The Girl with the Dragon Tattoo
I saw the Swedish version of Dragon Tattoo a year or two ago, and I was just so generally unimpressed with it for some reason. I just couldn't get into it. So the thought of a remake was pretty unappealing to me on a few levels, and just about the only thing that could get me pumped up for it was if it landed in the hands of a director I really enjoy. Like David Fincher! I thought this new version improved upon the Swedish version in almost every way.
It's a triumph in two categories. The first being in the story department. It's a complex story without being overly diluted with nonsense. There's the whole Mikael storyline of investigating a murder that took place 40 years ago, which takes place parallel to the story of Lisbeth breaking free from her financial constraints of living as a troubled youth in the care of legal guardians. A whole intricate plot gets worked out through the course of investigation, eventually Mikael and Lisbeth form an investigative team, and well, there's no point in ruining anything specific about the details.
The only reason that this plot stays compelling, though, is because of the characters. Mikael is a truly likable protagonist, who seems to have the best intentions, and Daniel Craig gives a performance that really makes you care about what happens to the guy. In my opinion, Craig's best performance of his career. But even better is the character of Lisbeth, who is frightening looking and it's nearly impossible to not just stare at her whenever she's in a scene. Noomi Rapace's portrayal of Lisbeth was one of the few things I actually liked about the Swedish one, but I thought Rooney Mara did just as good, in my opinion. She manages to be a completely despondent jerk throughout most of the movie, but I kept pulling for her. I don't know if it's because I felt bad for her or what, but she was also very likable in sort of a revenge artist kind of way. Everyone else in the movie... a bunch of interchangeable Swedish people. No one was bad, but no one else really stood out to me.
The film had some quality darkness to it, in both the tone and the colorization of the shots. Fincher is just awesome at the darkness. Quality cinematography and editing. The film is very long, for sure, but the shots breathe for the proper amount of time, and it flows at a reasonably great pace. Trent Reznor's music wasn't as outwardly noticeable to me in this as it was in The Social Network. But it certainly didn't hurt anything in this picture.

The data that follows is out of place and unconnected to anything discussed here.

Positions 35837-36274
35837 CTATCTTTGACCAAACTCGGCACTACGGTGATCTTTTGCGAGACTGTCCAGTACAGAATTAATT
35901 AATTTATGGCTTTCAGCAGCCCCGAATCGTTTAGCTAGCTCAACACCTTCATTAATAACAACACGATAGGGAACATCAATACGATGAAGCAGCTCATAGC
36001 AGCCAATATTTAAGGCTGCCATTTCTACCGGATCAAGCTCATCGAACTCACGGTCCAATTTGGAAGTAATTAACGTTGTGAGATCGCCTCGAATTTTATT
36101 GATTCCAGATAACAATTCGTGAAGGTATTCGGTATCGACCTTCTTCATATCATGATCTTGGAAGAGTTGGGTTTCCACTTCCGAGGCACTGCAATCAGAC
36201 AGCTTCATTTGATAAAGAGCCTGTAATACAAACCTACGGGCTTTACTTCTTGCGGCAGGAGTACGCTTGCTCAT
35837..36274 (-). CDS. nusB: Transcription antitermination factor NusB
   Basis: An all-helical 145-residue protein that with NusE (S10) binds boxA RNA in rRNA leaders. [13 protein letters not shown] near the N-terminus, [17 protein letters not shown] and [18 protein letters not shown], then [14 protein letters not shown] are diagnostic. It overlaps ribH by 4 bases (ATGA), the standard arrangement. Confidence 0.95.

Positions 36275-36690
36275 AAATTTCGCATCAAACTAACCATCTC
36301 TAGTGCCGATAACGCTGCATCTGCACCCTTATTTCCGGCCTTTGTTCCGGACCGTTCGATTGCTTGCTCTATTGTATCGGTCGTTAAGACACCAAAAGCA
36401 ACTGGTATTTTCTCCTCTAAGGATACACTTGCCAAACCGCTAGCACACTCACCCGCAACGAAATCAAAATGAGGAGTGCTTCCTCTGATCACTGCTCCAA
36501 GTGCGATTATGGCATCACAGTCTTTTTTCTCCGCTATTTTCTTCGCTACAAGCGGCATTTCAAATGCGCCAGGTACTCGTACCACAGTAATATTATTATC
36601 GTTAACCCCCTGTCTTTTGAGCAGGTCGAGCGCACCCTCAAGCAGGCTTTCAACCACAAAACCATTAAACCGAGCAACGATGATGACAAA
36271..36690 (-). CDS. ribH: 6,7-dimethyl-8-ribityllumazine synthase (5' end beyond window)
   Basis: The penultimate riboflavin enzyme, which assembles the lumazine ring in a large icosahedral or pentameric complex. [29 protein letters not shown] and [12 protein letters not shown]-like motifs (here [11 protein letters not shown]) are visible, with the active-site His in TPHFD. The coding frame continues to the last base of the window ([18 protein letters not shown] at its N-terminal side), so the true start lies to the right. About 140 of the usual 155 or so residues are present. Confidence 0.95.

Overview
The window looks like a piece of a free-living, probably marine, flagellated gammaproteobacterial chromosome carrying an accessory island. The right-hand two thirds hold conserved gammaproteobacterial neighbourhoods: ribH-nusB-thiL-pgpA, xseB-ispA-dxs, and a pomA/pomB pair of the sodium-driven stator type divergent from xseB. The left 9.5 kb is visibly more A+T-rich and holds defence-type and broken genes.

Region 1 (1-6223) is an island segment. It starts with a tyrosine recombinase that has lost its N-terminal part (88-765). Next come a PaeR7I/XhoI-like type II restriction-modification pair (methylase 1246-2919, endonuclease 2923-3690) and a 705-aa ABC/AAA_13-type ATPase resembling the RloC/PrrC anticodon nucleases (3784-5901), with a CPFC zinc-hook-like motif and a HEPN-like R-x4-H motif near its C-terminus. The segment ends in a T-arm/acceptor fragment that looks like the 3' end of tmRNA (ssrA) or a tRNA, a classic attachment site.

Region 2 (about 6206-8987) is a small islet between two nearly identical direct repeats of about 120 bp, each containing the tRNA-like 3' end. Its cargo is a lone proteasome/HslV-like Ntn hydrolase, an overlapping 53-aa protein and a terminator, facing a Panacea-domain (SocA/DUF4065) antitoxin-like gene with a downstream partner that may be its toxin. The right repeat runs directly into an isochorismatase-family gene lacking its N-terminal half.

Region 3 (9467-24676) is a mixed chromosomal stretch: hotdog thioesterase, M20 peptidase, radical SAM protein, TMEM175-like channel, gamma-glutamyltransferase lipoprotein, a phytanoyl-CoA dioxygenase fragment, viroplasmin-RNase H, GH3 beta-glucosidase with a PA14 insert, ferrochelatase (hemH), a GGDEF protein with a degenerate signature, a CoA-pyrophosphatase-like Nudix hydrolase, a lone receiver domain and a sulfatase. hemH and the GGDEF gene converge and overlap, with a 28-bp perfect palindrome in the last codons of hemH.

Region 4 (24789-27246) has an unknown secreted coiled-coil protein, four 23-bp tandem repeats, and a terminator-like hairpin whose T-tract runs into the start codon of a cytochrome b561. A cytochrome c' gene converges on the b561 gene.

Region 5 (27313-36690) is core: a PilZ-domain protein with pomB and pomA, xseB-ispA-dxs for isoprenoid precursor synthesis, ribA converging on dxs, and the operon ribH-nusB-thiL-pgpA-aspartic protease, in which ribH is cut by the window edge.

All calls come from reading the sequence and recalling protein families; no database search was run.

There is some brutal violence in this movie and, be warned, some nasty rape stuff. Sooooooo perhaps it's not the movie you want to take your mom to on Christmas... I felt that all of the violence (or counter-violence) was justified in the context of the movie, though. It didn't seem mean just for the sake of being mean.
My biggest complaint might be the duration (2 hours 38 minutes). My left butt cheek went numb and my back hurt from the theater seat. That may be because I'm in terrible shape and my body is made of delicous jello, or the theater seats were naturally uncomfortable, I don't know for sure. But for such a long movie, as I said earlier, the pacing is good. I also admittedly had trouble a few times when the characters were doing research trying to decipher what the hell they were actually doing. Like, I'm not 100% sure what exactly they were looking into a few times, I lost track, but it all gets explained eventually. But there were a few scenes where I just thought "OK. ANOTHER RESEARCH MONTAGE".
There's definitely more reasons to go see this then there aren't, though. However, I didn't think Dragon Tattoo was as interesting or compelling as Fincher's other super long crime thriller, Zodiac. Zodiac is brilliance, Dragon Tattoo is just, well... a pretty good movie. Not a masterpiece. Definitely worth watching. Maybe I spoiled it by watching the Swedish version before it. But I do look forward to watching the Fincher version again on Blu-ray in 5 months, and I would recommend it to most, if not all people who like a good mystery/crime/suspense kinda thing. Just don't expect it to make you feel all warm inside.
8 out of 10
I always like excuses to play perhaps the greatest trailer of the year:
I saw this on DVD with the wife this weekend. I was concerned she'd walk out on it during the violent parts, but she was riveted and actually praised the film by the end. I think because she saw the violence repaid with revenge to balance it out karmkically.
I think this is the least Fincher-Like film by Fincher I've seen, (in terms of weirdness) and that may help it get a wider audience.
We never noticed the long running time because the story was so engrossing. One thing FOncher did get right was making the weather and overall greyness of the locations become a character unto itself. I know he took extra paisn with staging and effects to get that feeling.